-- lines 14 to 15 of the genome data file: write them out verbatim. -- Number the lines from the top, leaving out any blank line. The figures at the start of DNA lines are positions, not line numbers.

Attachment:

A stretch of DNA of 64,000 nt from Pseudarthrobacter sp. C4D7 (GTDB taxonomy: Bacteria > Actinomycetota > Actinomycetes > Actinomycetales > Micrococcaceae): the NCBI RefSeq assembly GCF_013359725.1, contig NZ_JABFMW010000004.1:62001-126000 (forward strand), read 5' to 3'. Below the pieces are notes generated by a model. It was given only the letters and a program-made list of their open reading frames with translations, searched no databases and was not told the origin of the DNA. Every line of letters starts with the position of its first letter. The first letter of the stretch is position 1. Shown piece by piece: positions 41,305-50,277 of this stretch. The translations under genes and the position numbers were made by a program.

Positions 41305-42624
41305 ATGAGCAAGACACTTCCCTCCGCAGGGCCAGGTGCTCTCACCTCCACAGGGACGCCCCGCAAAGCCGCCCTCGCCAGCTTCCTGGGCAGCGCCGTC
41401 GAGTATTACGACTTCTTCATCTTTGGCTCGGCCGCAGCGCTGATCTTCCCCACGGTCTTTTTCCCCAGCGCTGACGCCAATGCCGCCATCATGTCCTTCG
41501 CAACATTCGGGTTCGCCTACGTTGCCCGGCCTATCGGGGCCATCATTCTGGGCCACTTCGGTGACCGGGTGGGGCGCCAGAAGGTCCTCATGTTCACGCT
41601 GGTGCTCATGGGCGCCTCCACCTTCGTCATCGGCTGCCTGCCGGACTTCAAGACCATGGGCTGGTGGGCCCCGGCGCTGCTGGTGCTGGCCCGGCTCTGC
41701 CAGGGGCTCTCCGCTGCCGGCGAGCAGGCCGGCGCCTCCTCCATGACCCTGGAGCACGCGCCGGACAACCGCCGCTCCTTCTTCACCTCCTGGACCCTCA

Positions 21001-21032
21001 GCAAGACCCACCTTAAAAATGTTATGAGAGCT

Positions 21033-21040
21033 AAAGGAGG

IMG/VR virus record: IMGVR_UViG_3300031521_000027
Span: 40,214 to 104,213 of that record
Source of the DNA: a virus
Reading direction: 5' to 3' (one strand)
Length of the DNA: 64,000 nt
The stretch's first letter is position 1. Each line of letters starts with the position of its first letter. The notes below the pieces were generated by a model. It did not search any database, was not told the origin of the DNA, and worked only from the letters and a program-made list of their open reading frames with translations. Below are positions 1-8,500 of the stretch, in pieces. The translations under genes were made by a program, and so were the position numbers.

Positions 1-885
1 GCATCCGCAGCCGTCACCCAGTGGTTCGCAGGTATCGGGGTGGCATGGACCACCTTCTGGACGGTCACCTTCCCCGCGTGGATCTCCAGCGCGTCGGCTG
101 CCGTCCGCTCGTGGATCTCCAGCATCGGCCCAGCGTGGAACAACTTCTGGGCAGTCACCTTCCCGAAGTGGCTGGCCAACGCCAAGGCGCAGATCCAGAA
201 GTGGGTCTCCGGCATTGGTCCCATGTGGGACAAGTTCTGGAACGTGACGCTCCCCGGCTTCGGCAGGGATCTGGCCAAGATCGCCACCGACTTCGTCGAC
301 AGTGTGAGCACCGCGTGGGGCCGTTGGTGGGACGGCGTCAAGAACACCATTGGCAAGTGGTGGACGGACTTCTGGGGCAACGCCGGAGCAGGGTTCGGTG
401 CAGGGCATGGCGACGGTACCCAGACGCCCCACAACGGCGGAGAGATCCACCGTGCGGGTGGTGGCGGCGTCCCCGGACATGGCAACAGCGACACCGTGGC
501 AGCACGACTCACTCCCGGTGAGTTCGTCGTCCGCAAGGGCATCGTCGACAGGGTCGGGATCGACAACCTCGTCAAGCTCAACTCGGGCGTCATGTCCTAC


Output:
Source of the DNA: a virus
Reading direction: 5' to 3' (one strand)